The Department of Foreign Affairs (DFA) is confident that it will be able to submit its arguments before the March 30 deadline to the United Nations-backed International Tribunal of the Law of the Sea (Itlos) regarding its disputes with China over the West Philippine Sea (South China Sea).
In an interview, Foreign Affairs spokesman Raul Hernandez said the Philippines was given on or before March 30 to submit its Memorial, which will contain the legal basis of its arbitration case against China, to the five-member arbitral tribunal in The Hague.
The Memorial is being prepared by the Philippines’ legal team, headed by Solicitor General Francis Jardeleza.
After its submission in March of the Memorial, the department is “open to future instructions coming from the arbitral tribunal” regarding its next move.
The department expects the tribunal to decide on the jurisdiction and merits of the case, especially on why Manila wants the nine-dash line claim by Beijing invalidated and declared illegal as far as international law, particularly the UN Convention on the Law of the Sea (Unclos), is concerned.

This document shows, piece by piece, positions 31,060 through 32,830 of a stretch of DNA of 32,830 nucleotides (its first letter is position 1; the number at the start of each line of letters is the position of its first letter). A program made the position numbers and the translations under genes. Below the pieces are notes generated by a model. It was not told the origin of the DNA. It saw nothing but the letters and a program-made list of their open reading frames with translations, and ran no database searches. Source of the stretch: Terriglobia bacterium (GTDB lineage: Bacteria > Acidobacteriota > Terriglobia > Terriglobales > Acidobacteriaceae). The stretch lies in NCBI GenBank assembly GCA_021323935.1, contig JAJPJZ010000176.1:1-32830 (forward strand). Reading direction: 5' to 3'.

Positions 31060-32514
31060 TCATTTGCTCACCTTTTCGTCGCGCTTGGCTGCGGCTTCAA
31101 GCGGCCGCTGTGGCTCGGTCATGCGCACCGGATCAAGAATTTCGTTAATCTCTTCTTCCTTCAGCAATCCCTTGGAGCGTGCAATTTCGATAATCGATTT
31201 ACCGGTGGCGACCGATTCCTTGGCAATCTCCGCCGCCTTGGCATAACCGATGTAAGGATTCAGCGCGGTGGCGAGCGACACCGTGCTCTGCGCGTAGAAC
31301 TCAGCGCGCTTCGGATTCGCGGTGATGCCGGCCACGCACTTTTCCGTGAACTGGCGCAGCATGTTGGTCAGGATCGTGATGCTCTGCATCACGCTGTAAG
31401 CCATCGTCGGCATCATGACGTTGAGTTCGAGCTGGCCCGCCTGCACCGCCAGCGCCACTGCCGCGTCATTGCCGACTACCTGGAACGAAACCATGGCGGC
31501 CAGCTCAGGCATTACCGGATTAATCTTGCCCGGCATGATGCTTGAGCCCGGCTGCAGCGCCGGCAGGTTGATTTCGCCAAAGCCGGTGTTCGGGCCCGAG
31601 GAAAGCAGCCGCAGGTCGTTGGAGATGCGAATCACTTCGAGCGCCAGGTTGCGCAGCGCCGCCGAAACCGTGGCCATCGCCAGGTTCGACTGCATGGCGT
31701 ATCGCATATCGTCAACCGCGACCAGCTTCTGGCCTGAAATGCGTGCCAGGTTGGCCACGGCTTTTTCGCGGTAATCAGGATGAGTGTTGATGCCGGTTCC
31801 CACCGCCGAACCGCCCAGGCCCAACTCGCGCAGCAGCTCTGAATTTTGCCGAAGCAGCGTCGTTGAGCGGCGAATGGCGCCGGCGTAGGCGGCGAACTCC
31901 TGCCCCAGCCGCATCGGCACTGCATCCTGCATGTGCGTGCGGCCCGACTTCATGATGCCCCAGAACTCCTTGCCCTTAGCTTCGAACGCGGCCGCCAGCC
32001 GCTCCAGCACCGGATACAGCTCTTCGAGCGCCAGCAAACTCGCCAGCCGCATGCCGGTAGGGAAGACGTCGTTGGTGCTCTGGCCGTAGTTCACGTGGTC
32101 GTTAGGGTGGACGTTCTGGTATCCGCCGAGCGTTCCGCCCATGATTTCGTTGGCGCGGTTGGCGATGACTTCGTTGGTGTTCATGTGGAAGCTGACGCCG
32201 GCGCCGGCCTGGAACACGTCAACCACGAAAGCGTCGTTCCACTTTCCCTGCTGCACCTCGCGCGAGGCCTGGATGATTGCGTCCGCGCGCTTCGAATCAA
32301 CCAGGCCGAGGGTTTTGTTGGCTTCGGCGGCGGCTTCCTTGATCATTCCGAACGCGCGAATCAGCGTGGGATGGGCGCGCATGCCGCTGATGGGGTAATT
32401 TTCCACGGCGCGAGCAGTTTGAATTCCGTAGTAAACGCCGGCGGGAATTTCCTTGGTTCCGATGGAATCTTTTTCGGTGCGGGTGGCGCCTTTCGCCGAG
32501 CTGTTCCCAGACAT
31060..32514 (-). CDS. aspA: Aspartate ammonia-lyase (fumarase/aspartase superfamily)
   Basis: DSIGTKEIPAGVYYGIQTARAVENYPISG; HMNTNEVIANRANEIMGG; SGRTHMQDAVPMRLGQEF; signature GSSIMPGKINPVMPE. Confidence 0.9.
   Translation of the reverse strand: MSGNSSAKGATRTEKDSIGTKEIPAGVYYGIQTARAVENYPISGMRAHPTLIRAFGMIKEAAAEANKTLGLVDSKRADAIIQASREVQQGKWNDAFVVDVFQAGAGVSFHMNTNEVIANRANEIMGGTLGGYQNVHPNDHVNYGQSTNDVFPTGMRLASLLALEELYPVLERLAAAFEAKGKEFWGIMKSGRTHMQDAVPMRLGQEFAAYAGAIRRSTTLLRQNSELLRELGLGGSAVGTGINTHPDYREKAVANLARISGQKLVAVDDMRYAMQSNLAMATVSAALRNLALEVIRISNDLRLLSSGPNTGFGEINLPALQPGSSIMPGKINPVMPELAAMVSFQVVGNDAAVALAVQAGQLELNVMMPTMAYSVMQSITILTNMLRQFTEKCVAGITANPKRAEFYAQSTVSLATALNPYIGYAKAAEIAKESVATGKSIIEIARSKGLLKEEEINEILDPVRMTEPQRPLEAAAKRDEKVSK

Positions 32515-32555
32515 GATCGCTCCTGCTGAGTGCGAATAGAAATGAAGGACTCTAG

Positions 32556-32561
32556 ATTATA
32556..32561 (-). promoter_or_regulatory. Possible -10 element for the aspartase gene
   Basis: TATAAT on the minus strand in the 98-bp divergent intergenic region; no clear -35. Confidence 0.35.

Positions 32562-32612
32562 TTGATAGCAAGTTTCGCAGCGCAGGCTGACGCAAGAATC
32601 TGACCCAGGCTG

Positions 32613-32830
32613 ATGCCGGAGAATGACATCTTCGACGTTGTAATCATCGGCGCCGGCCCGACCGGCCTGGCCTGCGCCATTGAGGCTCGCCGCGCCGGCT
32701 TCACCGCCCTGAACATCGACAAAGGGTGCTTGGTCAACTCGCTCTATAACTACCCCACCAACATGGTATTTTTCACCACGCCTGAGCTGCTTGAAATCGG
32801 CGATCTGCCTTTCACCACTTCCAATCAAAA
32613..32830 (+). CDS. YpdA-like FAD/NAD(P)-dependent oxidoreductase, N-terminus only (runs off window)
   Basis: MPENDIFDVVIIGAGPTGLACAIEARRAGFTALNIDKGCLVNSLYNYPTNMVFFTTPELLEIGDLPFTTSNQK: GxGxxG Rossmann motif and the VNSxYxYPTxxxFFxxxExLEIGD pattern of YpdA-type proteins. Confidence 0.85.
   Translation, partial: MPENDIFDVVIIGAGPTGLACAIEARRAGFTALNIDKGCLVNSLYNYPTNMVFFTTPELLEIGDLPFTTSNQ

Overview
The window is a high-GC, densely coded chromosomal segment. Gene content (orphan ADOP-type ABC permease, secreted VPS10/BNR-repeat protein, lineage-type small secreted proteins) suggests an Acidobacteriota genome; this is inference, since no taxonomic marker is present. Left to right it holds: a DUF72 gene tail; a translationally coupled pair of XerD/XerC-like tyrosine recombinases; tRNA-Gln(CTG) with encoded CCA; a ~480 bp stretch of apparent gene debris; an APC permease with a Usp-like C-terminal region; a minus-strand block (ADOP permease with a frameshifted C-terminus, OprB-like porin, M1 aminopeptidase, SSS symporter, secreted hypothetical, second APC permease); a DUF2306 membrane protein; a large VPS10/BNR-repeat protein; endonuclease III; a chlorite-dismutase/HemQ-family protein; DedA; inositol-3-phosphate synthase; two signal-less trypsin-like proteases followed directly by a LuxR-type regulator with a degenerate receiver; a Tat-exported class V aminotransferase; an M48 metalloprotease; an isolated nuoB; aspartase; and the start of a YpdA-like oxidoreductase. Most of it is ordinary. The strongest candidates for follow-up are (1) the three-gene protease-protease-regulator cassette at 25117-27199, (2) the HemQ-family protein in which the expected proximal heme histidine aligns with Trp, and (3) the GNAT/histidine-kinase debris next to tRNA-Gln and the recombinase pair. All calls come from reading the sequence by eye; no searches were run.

The Philippines invited China to join the arbitral proceedings on January 22 last year. The arbitration case was filed to clearly delineate the extent of China’s and the Philippines’ claims in the disputed region.
Manila wants the five-member tribunal to invalidate Beijing’s “encompassing” nine-dash line claim, which covers 90 percent of the entire region, extending as far as the coastal provinces of the other claimant-countries.
The resource-rich West Philippine Sea, which is believed to sit atop oil and natural reserves, is being claimed in whole by China, and in part by the Philippines, Taiwan, Vietnam, Malaysia and Brunei Darussalam.
China rejected on February 19 last year the invitation to join the Philippines in the arbitration case, maintaining that only bilateral negotiation case resolve the decades-old dispute. BERNICE CAMILLE V. BAUZON